Review of ‘Iceberg’
Author: Claire Saxby
Illustrator: Jess Racklyeft
Publisher: Allen and Unwin
Age Range: lower primary, middle primary, upper primary
Themes: Antarctica, icebergs, sea life, climate change, global warming, natural history, life cycles, food chains, seasons, animal migration, ecosystems.
Teachers’ Notes: download the darned excellent (well done Tye!) notes here (scroll to end of page).
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Claire Saxby and Jess Racklyeft take a bow; ‘Iceberg’ is a visual and literary masterpiece. It went straight to my bookshelf marked ‘keep forever’, under sub-sections ‘visual literacy masterpiece’ and ‘sure to pick up all awards this coming year’.
Technically such a shelf does not actually exist in my house because I have rather a lot of small people hooning through the house, the food and the books (as it should be) but the shelf absolutely exists in my mind. So when the five-year-old opened the first page the other day and let out a long ‘woooooow’ I added ‘… and so we must be very careful with this book because Megan wants it keep it forever … deal dude?”.
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In the final freeze of an Antarctic winter, green tails wave across a star-full sky, as if to farewell endless nights. If this world looks empty, look closer…
Penguins trek across the ice to their winter homes. As the temperature warms, birds fly above on their long migrations. And with the advent of summer, beneath an iceberg, the sea is teeming with life. Ocean, sky, snow and ice – minute greens and giant blues – dance a delicate dance.
Making an iceberg the main character of a story and sharing its life from birth to death perhaps does not strike one as an obvious topic for a children’s book, but then this is why Claire Saxby and Jess Racklyeft are both highly regarded and highly awarded; they have taken an idea and created an artwork both magical and unique and a book that readers did not know they needed until they read it. Saxby’s text is sophisticated, poetic and accessible all at once and Racklyeft’s illustrations are multi-layered and luminescent; ‘Iceberg’ is text and images in perfect harmony … they are indeed ‘woooooow’ as proclaimed by the five-year-old.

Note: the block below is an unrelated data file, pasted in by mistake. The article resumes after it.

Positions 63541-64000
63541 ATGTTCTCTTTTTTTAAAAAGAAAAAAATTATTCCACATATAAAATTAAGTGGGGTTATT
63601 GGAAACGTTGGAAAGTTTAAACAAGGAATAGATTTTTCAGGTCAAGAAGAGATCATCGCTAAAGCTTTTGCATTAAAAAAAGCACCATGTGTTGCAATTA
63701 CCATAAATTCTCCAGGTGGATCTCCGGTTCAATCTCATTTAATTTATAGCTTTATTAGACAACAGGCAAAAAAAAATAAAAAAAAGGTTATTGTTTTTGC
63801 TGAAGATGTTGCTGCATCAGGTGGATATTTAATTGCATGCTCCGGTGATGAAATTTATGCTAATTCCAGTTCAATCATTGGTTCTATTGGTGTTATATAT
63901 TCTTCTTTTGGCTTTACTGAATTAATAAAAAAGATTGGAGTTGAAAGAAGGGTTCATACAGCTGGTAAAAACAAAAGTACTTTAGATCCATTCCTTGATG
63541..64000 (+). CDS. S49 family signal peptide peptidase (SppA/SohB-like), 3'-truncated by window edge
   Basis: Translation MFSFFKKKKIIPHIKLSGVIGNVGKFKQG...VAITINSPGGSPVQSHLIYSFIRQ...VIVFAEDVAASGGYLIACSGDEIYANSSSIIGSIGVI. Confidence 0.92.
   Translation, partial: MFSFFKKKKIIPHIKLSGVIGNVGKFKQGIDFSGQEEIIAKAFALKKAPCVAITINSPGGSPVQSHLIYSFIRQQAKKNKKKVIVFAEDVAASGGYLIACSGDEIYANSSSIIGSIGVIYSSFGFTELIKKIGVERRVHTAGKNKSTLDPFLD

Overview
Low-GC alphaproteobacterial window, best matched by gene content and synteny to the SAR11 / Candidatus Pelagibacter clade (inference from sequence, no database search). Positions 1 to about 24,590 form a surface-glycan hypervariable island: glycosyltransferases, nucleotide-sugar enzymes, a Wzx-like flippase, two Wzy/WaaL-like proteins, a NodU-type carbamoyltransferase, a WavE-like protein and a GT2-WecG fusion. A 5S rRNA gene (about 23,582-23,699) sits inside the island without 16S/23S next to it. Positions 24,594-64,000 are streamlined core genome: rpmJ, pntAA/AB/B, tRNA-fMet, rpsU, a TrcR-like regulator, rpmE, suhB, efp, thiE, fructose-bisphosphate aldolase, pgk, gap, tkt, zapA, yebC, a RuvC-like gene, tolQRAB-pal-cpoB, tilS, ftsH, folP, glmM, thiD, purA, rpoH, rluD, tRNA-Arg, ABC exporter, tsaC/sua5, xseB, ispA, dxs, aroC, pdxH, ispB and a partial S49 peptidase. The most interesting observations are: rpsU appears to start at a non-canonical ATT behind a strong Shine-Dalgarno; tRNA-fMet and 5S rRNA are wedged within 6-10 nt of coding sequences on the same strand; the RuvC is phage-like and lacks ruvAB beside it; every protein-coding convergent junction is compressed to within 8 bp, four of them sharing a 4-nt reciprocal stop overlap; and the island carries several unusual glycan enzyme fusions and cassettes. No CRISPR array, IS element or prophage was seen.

‘Iceberg’ draws the reader into the remarkable Antarctic landscape above and below seawater and takes them on a journey through the life cycle of an iceberg. The astute reader will spy shadows of orcas and spot seabirds, seals and whales in a landscape that is immense and foreboding as much as it is fragile. This is the perfect prompt for starting research work on Antartica, life cycles, food chains, seasons, animal migration and/or ecosystems in a middle primary classroom, or extending a personal area of interest. It will also appeal to young minds exploring issues around climate change and global warming; the postscript a gentle yet powerful plea to respect and protect the natural world.
Saxby’s lyrical text is full of high modality verbs and rich vocabulary which almost demands multiple re-readings in order to truly appreciate its sophistication and I see a word wall in the library based on ‘Iceberg’ in my near future!
‘Iceberg’ is also the perfect example of visual literacy and the ideal book for artistic study with older students. Racklyeft has managed to showcase all the colours and textures of a landscape we often imagine as largely blue and white. She has expertly brushed translucent layers of watercolour and used collage to further create depth, movement and atmosphere.
Also Written by Claire Saxby:
Peruse and purchase books by Claire Saxby here.
Also Illustrated by Jess Rackyleft:
Peruse and purchase books by Jess Rackyleft here.